Section 230 and the Fediverse: The 'Instances' of Mastodon's Immunity and Liability

20 Pages Posted: 2 May 2023 Last revised: 29 Jan 2024

See all articles by Raghav Ahooja

Raghav Ahooja

Georgetown University Law Center

Date Written: April 17, 2023


“Code is law,” scholar Lawrence Lessig famously propounded. Technological architecture defines how speech is expressed. Different social media platforms shape discourse differently by virtue of their designs. Be it by allowing users to send ‘Friend requests’ on Facebook, by fixing the character count of Tweets on Twitter, or by prescribing the maximum duration of a TikTok video - such apps shape speech, its limits, its transgressions, and its parlance. Since this space is ever-evolving, platforms with newer technological architecture continue to disrupt the expression of speech, and the newest kid on the block is Mastodon - a decentralized platform on the Fediverse - that provides its users the ability to manage and moderate their own servers (called ‘instances’) on which third-party content can be hosted. Mastodon by virtually allowing anyone to operate their own Facebook, Twitter, or YouTube equivalent empowers its users in new ways. Yet, with great power comes great responsibility. Such an innovation raises a whole set of questions about Mastodon’s liability and immunity at various levels, especially in relation to laws such as FOSTA/SESTA. In this paper, I discuss the potential answers to these questions.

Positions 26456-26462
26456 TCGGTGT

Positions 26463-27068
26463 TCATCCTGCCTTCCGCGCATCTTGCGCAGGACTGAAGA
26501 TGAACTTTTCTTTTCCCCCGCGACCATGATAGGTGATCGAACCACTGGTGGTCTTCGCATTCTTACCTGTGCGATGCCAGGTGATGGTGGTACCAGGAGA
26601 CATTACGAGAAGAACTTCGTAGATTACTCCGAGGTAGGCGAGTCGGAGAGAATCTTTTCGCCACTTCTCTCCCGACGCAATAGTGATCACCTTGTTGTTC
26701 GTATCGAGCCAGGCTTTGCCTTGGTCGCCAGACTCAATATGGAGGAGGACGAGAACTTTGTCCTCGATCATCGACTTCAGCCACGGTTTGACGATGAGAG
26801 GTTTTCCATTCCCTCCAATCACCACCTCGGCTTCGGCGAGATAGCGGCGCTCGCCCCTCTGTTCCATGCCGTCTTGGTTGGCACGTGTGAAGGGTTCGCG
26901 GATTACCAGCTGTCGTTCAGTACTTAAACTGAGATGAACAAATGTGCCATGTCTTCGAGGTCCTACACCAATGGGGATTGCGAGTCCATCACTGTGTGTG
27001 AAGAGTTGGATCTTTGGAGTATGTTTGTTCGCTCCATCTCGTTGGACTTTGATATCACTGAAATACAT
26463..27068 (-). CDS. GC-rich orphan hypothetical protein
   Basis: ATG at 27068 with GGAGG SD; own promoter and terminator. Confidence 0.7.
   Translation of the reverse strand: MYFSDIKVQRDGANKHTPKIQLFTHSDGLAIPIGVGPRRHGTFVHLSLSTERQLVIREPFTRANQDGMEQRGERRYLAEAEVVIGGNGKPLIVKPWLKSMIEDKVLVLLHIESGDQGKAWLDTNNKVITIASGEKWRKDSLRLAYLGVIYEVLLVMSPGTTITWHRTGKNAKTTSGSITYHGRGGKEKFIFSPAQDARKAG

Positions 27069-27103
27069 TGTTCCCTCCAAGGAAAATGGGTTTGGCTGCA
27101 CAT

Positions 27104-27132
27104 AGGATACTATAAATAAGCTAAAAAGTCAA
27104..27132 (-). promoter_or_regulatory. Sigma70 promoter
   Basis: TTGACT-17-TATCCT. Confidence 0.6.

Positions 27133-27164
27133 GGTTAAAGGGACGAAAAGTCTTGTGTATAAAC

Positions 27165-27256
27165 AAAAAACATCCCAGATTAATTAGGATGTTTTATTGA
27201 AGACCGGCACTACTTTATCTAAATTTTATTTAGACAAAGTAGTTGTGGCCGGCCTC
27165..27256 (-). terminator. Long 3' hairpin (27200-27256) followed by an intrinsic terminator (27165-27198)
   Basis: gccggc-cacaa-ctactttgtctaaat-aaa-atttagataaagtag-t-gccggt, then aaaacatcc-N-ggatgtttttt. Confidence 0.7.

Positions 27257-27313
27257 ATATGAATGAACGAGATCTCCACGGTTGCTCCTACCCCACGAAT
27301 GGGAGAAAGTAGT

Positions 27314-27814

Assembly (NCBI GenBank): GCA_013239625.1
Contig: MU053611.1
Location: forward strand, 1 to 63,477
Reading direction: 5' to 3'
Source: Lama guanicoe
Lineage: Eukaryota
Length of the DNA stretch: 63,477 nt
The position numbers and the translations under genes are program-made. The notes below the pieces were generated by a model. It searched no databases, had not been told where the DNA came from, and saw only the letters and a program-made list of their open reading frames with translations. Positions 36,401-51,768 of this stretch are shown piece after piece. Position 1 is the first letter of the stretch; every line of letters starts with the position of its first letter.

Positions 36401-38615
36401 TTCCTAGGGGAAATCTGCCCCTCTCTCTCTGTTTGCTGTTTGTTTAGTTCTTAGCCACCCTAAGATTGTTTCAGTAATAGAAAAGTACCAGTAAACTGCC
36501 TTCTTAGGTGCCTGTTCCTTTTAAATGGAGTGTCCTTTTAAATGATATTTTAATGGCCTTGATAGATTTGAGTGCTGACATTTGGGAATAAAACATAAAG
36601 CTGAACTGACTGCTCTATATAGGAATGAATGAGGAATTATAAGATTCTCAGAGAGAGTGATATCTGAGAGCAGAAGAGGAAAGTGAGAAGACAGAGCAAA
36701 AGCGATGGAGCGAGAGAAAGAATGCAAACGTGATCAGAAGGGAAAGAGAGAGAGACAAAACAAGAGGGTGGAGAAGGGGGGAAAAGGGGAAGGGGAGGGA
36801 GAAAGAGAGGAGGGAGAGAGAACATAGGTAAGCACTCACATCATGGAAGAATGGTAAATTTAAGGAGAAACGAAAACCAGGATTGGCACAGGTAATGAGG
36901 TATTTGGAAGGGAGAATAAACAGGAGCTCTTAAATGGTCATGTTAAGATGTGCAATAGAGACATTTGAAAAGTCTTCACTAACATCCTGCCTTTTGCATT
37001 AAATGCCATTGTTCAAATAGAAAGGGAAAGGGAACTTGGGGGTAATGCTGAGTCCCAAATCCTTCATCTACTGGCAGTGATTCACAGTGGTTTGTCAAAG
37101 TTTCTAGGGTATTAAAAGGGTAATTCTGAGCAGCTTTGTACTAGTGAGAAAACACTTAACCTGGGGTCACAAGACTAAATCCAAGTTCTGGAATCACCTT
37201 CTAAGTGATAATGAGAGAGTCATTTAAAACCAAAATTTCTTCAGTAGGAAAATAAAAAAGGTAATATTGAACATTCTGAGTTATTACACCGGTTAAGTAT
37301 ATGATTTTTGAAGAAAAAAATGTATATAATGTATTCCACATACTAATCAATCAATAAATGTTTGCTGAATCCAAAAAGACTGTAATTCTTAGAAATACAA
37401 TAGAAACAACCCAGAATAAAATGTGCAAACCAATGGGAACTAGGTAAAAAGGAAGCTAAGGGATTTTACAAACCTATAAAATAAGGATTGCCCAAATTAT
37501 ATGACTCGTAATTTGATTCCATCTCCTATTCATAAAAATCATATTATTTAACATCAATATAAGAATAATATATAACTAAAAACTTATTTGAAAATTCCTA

Keywords: Section 230, Mastodon, Fediverse, law, policy, immunity, liability, content moderation, platform governance, Communications Decency Act, FOSTA/SESTA, decentralized, social media

Suggested Citation

Ahooja, Raghav, Section 230 and the Fediverse: The 'Instances' of Mastodon's Immunity and Liability (April 17, 2023). Available at SSRN: or

Raghav Ahooja (Contact Author)

Georgetown University Law Center ( email )

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